This book has had a major impact on me. It is hard sometimes to be an entrepreneur and to start-up a business. Understanding the concept of being really good a something and being recognised for that is a vital step to your success. This book has helped me to re-order my priorities. It made me understand that in order to create real value and solve real problems you need to be really good at what you do. This book is a must read for any entrepreneur.
From the Book:
“In this eye-opening account, Cal Newport debunks the long-held belief that “follow your passion” is good advice. Not only is the cliché flawed-preexisting passions are rare and have little to do with how most people end up loving their work-but it can also be dangerous, leading to anxiety and chronic job hopping.
After making his case against passion, Newport sets out on a quest to discover the reality of how people end up loving what they do. Spending time with organic farmers, venture capitalists, screenwriters, freelance computer programmers, and others who admitted to deriving great satisfaction from their work, Newport uncovers the strategies they used and the pitfalls they avoided in developing their compelling careers.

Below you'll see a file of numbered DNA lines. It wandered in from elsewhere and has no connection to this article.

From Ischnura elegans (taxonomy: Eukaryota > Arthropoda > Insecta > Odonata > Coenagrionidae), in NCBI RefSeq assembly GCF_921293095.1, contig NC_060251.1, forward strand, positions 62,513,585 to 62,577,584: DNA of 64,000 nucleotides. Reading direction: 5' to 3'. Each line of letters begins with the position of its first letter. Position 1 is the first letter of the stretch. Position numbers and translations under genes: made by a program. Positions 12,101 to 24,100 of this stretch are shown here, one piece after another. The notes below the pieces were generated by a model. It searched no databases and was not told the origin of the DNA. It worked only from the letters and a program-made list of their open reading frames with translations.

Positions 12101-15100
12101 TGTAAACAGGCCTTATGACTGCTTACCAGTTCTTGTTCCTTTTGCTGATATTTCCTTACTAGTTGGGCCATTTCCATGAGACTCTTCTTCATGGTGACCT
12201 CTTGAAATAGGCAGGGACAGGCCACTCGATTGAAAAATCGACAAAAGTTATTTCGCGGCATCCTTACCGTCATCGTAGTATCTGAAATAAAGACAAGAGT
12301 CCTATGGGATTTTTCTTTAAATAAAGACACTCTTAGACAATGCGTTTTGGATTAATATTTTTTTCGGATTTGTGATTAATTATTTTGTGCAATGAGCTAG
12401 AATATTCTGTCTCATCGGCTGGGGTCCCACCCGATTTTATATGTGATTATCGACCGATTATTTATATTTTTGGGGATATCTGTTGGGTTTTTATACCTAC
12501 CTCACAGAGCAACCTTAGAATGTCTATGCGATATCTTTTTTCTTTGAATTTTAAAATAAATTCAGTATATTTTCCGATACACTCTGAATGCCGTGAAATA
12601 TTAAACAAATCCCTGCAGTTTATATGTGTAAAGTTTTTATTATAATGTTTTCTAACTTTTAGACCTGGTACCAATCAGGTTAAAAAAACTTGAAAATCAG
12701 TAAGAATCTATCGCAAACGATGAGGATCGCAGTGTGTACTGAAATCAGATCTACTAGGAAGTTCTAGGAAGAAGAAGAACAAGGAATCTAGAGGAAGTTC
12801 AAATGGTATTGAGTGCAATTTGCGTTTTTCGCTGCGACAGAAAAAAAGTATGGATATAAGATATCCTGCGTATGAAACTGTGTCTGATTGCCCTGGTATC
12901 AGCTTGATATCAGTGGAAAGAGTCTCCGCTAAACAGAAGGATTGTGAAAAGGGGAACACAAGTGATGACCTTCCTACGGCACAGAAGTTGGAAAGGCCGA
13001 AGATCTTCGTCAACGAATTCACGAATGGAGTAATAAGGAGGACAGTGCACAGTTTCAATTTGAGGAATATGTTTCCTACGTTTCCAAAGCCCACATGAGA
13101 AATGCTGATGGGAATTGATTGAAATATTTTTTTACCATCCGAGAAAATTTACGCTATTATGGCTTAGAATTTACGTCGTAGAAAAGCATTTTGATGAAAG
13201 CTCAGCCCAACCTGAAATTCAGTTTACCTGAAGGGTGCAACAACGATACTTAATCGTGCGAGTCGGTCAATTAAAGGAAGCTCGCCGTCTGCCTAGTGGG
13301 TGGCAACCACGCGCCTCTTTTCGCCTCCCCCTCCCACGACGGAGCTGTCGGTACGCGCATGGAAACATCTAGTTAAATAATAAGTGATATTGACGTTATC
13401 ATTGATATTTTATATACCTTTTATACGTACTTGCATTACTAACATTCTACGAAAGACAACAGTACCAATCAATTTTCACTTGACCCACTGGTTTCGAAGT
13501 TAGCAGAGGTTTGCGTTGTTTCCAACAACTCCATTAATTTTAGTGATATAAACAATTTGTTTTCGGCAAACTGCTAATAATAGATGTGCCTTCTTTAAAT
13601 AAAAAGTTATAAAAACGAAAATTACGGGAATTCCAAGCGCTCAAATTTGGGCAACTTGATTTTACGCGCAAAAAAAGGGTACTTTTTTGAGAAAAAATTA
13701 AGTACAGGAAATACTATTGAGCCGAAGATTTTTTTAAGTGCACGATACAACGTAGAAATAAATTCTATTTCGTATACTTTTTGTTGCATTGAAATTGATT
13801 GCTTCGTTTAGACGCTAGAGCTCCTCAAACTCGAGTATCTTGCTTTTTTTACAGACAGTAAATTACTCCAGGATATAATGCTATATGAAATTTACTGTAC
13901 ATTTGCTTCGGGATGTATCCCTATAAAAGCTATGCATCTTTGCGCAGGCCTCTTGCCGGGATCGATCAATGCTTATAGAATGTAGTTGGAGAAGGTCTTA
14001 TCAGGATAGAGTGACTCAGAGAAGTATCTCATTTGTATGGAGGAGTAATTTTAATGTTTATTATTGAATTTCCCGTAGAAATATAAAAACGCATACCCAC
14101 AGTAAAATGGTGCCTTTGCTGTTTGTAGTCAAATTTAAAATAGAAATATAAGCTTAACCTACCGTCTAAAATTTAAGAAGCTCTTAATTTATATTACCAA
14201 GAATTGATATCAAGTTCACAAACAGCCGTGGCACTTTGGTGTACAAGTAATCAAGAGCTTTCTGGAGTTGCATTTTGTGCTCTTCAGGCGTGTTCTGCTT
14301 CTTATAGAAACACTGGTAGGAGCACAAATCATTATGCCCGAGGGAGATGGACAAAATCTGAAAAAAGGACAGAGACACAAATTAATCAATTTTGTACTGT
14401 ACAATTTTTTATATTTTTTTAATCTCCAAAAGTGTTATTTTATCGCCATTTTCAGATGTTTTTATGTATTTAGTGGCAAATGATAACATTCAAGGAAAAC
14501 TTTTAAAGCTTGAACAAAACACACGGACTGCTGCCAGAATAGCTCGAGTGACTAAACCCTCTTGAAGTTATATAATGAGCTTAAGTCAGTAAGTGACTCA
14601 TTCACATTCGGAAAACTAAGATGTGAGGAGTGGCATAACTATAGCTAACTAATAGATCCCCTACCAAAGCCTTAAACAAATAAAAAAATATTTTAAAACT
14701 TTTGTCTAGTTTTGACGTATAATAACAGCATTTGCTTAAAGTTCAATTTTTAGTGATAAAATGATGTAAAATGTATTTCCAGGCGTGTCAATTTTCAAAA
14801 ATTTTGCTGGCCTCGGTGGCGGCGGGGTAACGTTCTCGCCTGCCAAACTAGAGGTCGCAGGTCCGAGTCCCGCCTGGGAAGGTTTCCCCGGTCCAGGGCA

Matching your job to a preexisting passion does not matter, he reveals. Passion comes after you put in the hard work to become excellent at something valuable, not before.
In other words, what you do for a living is much less important than how you do it.
With a title taken from the comedian Steve Martin, who once said his advice for aspiring entertainers was to “be so good they can’t ignore you,” Cal Newport’s clearly written manifesto is mandatory reading for anyone fretting about what to do with their life, or frustrated by their current job situation and eager to find a fresh new way to take control of their livelihood. He provides an evidence-based blueprint for creating work you love.
SO GOOD THEY CAN’T IGNORE YOU will change the way we think about our careers, happiness, and the crafting of a remarkable life.”
by Cal Newport, published 2012